Ravens showing sharper corners this season

Young players Jimmy Smith, Cary Williams give team more physicality in secondary

August 21, 2011|By Ken Murray, The Baltimore Sun

The biggest answer that came out of Friday's preseason game for the Ravens is that they are better this season at cornerback — perhaps much better.

Jimmy Smith, the first-round pick who came with a caution flag, held his own against the Kansas City Chiefs' Dwayne Bowe in his M&T Bank Stadium debut at left corner. Cary Williams, a third-year player out of Washburn University, might have taken the lead for the starting job on the right side with another strong outing.

Smith is 6 feet 2, smooth and already plays with the nerve of a veteran. Williams is a slender 6-1, all arms and legs, and he plays with a giant chip on his shoulder.

By contrast, last season's starters, Chris Carr and Josh Wilson, were 5-10 and 5-9. Maybe not coincidentally, the Ravens ranked 21st in NFL pass defense, giving up 224.9 yards per game and a total of 22 touchdown passes.

The bigger, more physical secondary is also better in another area: depth. That luxury allows veteran corner Domonique Foxworth, who missed the 2010 season with knee surgery, to return at his own pace.

Foxworth played sparingly in the 31-13 win over Kansas City and is still trying to regain the quick burst he had before the injury. His recovery is not without complications.

"It's been stressful," he said after Sunday's practice. "But the encouraging thing is seeing how good the rest of the corners on the team are. I think last year, one of the most difficult things for me to deal with was leaving a bit of a hole on the team that you feel responsible for. But this year, we are really deep and really talented. So no matter what happens with any one or two guys, we have more guys who can step in and do just as good a job."

That depth includes Carr, who returns after flirting with free agency, and nickel back Lardarius Webb, a former starter. Even Danny Gorrer, a second-year free agent, has had his moments this summer. And the addition of Bernard Pollard (free agency) at strong safety looks like another upgrade in the secondary.

The Ravens' secondary gave ground grudgingly against the Chiefs on Friday. Matt Cassel completed just six of 14 throws for 73 yards, and overall, three Kansas City quarterbacks hit just 20 of 39 passes.

The Bowe-Smith matchup was riveting in the first half. On Cassel's first pass, Smith, body-to-body, tipped a third-down pass that Bowe, also 6-2, still caught for 14 yards and a first down.

Bowe was targeted twice more against the Ravens rookie. One pass fell incomplete, and the last time, Bowe turned a quick fade into a 26-yard pickup when Smith pressed him. Smith said he should have played off but felt confident enough to press.

"I'm a rookie," Smith said. "I'm definitely going to make rookie mistakes. I don't think my game is where I want it to be, [or] where a shutdown corner should be. I think I had good coverage; he just came out with some good catches."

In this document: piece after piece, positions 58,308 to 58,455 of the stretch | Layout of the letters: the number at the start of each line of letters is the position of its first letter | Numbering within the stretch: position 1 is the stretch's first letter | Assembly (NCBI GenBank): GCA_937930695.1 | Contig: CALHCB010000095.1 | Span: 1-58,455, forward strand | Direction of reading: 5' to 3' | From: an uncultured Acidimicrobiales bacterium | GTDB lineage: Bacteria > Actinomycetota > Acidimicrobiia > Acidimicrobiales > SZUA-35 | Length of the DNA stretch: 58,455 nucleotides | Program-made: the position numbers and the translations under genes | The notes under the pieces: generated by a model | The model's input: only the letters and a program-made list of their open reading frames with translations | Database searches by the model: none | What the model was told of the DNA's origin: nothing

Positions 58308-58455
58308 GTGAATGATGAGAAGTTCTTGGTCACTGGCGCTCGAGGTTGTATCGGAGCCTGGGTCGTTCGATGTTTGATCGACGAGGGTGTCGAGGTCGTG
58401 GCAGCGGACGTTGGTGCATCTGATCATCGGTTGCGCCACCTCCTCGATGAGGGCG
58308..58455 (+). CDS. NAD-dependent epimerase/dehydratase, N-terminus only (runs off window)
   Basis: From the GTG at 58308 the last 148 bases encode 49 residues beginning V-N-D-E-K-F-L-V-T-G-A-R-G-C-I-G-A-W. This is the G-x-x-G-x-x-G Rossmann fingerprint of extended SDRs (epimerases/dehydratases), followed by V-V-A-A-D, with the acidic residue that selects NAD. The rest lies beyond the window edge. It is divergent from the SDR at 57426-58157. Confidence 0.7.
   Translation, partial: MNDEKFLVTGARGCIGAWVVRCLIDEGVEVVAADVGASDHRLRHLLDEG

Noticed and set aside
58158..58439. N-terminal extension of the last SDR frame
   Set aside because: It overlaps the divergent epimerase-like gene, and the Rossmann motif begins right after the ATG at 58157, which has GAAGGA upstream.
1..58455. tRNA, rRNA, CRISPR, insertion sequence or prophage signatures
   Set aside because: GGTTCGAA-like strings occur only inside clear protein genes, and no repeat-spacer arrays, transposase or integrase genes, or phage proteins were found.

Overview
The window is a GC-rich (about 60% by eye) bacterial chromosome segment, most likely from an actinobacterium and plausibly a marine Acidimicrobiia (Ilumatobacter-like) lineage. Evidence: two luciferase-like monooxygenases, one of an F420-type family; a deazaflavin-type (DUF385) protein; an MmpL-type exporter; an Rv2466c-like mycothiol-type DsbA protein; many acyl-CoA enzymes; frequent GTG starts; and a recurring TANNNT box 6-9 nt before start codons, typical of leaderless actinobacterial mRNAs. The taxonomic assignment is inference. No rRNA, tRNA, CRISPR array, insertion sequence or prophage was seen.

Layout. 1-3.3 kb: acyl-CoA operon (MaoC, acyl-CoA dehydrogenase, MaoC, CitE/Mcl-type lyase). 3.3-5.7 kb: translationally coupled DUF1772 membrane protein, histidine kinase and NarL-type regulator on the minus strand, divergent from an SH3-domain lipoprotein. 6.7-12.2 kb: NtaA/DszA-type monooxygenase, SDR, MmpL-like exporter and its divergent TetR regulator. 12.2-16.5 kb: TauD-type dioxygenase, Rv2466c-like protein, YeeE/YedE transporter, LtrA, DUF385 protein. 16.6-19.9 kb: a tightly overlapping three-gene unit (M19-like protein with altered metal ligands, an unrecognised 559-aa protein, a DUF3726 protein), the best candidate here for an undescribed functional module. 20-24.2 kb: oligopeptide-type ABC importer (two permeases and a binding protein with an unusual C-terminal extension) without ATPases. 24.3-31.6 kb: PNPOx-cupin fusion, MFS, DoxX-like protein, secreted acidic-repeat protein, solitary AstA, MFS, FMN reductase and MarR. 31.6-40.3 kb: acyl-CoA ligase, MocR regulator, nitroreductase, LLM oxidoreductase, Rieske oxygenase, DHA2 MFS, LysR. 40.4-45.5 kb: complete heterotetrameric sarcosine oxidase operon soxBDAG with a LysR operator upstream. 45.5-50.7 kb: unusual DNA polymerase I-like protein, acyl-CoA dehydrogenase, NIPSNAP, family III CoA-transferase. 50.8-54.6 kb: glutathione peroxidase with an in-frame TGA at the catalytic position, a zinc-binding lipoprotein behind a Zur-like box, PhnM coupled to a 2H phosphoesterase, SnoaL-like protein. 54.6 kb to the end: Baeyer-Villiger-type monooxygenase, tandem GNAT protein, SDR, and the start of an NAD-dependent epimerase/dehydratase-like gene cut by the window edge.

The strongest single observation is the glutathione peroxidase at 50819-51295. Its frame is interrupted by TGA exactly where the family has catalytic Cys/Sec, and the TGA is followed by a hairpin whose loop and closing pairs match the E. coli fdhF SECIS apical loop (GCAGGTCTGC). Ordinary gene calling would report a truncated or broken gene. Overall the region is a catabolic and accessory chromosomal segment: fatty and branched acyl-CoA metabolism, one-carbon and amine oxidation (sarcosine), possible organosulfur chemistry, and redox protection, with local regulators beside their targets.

Ravens coach John Harbaugh thought it was a good experience to prepare Smith for what's ahead.

"I'd say it was kind of mixed — good news and bad news — because now Jimmy has the chance to understand how those completions are really made," Harbaugh said. "Just being close to a guy is not covering a guy in this league. … I think for him to understand how fast the back-shoulder fade gets in there on you, it's just an experience for him that he will learn from real quickly."

The Ravens' new look on the corner produced positive results: Smith finished with three tackles, and Williams had three breakups, including one against Bowe. Williams also missed what appeared to be a certain interception when Cassel threw behind intended receiver Jerheme Urban (who deflected the ball), and he gave up a short touchdown pass at the end of the half when he bit on an outside move from the receiver.

Except for the touchdown allowed on an all-out blitz, Harbaugh said, Williams played "very well. He had no other minuses that I am aware of. He had a bunch of broken-up passes on those quick look throws. He did a good job."

After working all week with the first team, Williams made a statement with his physical play. In the NFL, he has had to overcome playing at a small Division II school and a lack of big-time competition. Now, though, he thinks his hard work is paying off.

"I feel like I belong," Williams said. "You have to have confidence in yourself. I felt I belonged last year. You just have to roll with whatever the situation is, whatever the coach feels is best for you, and that's where I'm at right now. I just go with the flow."

Asked whether he thought he deserved to be the starter, Williams demurred.

"Every day, I have to work on something. It's nothing that I'm worthy of yet because I haven't proved myself. I'll continue to get better, and eventually a decision will be made by the coaches. I'm not here to make that decision. … My job is to make it hard for those guys," he said.


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